Finally the crew didn't find any such an inane inscription and it seems that the "Tolkien language scholar" (whoever he was) had a  false impression about the runic inscriptions in the movie, but... I have found this strange inscription in Appendices to extended DVD edition (Disc IV, Big-atures):



The inscription reads: ... and gohn made. It is English and it should be understood as '[a name] and John made'. Such an inscription couldn't be made by the Dwarves of Khazad-dûm. Its author is a John who probably worked in the decorations team. Maybe the mentioned above "Tolkien language scholar" saw an inscription like this?


It is clear (especially in light of the report above) that David Salo (who is the author of the Moria inscriptions in Khuzdul) is not responsible for such silly texts on Moria pillars.

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Elvish from Extended DVD FOTR analyzed


[November 15, 2002]


On November 12 the new DVD Extended FotR edition was released. As we wrote two weeks ago, it contains a lot of new linguistic features. Now you can find all the dialogs from the extended edition analyzed or partially analyzed here. The new Sindarin dialogs are:


- Anirne hene... or Elrond Near Gilraen's Grave.

- Boe ammen... or Lórien Dialog III

- Am meleth dîn... or Galadriel's Farewell


In preparation is a special analysis of the new Elvish songs occurring in the extended edition as well as a review of the calligraphy fragments found in the movie. Your help will be appreciated! R.D.


UPDATE! Thanks to Míriel's message on ELFLING I could add to our list the Sindarin text of the song sang by Viggo Mortensen (Aragorn). Today I present two new Sindarin texts of songs from DVD Extended FotR:


- A Elbereth Gilthoniel

- Lay of Leithian


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Easterling letters! New writing system in the TTT?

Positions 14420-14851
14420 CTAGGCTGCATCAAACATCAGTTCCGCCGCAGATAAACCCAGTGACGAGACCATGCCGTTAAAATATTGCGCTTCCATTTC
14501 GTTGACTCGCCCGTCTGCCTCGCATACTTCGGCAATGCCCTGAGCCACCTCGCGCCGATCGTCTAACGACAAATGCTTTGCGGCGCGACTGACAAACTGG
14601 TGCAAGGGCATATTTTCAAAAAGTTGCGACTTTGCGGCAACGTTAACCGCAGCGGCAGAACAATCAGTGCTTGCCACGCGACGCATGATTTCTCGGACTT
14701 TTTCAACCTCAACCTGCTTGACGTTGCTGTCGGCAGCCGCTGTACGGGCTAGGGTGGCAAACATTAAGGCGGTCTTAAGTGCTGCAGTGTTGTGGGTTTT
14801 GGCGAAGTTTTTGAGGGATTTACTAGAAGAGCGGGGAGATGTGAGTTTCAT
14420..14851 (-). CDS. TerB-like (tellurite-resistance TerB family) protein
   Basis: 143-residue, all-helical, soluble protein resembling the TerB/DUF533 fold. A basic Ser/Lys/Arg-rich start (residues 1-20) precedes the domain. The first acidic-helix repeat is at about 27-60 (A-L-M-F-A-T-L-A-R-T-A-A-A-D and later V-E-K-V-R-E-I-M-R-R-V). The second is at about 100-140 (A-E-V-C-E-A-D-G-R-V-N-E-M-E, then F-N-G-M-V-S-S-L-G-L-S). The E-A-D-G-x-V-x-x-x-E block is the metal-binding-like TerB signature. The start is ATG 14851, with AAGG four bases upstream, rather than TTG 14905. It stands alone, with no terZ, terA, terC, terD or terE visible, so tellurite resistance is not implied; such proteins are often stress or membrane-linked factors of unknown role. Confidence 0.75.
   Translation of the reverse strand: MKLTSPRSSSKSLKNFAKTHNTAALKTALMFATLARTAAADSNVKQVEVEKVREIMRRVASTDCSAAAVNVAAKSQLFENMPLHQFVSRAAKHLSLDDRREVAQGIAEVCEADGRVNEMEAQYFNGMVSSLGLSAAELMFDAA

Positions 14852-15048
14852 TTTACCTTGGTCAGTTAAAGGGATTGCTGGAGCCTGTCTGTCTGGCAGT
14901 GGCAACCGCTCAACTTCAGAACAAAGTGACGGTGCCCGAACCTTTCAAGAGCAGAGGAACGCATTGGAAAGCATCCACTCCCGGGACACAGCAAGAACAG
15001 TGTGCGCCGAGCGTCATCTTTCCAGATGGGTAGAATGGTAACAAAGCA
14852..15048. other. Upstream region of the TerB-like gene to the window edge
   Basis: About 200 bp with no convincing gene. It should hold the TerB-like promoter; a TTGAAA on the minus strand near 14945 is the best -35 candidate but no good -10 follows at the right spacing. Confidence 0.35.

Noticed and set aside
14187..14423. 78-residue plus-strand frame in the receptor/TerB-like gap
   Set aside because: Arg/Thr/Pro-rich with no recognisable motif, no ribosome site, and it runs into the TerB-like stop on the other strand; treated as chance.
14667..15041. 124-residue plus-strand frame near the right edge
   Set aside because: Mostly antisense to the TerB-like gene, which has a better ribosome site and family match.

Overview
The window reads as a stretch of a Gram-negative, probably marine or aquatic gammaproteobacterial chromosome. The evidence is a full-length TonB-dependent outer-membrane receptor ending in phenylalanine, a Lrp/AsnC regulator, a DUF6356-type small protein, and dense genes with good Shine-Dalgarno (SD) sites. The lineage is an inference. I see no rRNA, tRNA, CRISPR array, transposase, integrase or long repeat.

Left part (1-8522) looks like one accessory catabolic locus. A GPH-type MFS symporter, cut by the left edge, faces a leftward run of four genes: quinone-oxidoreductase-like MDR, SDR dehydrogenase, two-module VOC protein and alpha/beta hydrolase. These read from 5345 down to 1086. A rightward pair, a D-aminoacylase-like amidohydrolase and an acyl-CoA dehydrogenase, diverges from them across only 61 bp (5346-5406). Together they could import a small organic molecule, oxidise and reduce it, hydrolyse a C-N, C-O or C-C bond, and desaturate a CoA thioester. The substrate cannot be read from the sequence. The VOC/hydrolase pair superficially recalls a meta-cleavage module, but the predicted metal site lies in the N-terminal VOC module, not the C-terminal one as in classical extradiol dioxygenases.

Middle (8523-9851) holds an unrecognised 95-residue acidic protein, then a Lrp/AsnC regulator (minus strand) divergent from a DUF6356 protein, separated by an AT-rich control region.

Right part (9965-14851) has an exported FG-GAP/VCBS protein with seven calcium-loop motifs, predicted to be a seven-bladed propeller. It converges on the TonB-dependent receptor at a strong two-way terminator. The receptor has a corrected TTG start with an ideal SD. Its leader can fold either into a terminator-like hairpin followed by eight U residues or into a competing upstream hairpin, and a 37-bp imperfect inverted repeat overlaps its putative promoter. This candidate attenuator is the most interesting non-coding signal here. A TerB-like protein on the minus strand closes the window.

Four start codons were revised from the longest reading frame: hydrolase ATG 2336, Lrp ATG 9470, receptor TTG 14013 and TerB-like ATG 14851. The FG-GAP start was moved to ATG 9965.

[November 3, 2002]


Yesterday Tolkien Online presented a report from the TTT exhibit in Toronto, Canada. Its author, Elbren wrote there that he had been able to see very interesting Easterling armor. Elbren wrote: I really don't know if we'll notice the detail of this armor in the movie, but almost every piece of armor has some sort of script on it that looks like a cross between Arabic and Elvish lettering.


If this is true we can expect a new kind of movie language team activity: devising quite new system of writing for the movie! I hope we will soon see it.


Easterling language and script is not described in J.R.R. Tolkien's writings. It seems WETA and Peter Jackson wanted Easterling linguistic devices to make their weapon more realistic. Maybe Bill Welden or David Salo could say something more about this?


UPDATE! In Brian Sibley's album The Lord of the Rings - The Making of the Movie Trilogy I have found an inscription which seems to be in the script mentioned above. I think it is the first published inscription in Easterling script devised especially for The Two Towers and The Return of the King films. Here it is:


easterling.jpg (36617 bytes)


It really looks like "a cross between Arabic and Elvish lettering". We can only guess what it means in the intention of its creators.

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Visiting the tomb of Aragorn's mother


[November 1, 2002 - All Saints' Day]


Florian "Lothenon" Dombach from Germany sent us this very interesting photo from the extended DVD version of FotR (see here). 


gilraen.jpg (25101 bytes)


It seems to be the tombstone of Gilraen, Aragorn's mother, visited by her son (a theme very actual today, on All Saints' Day) and this is what Florian could decipher: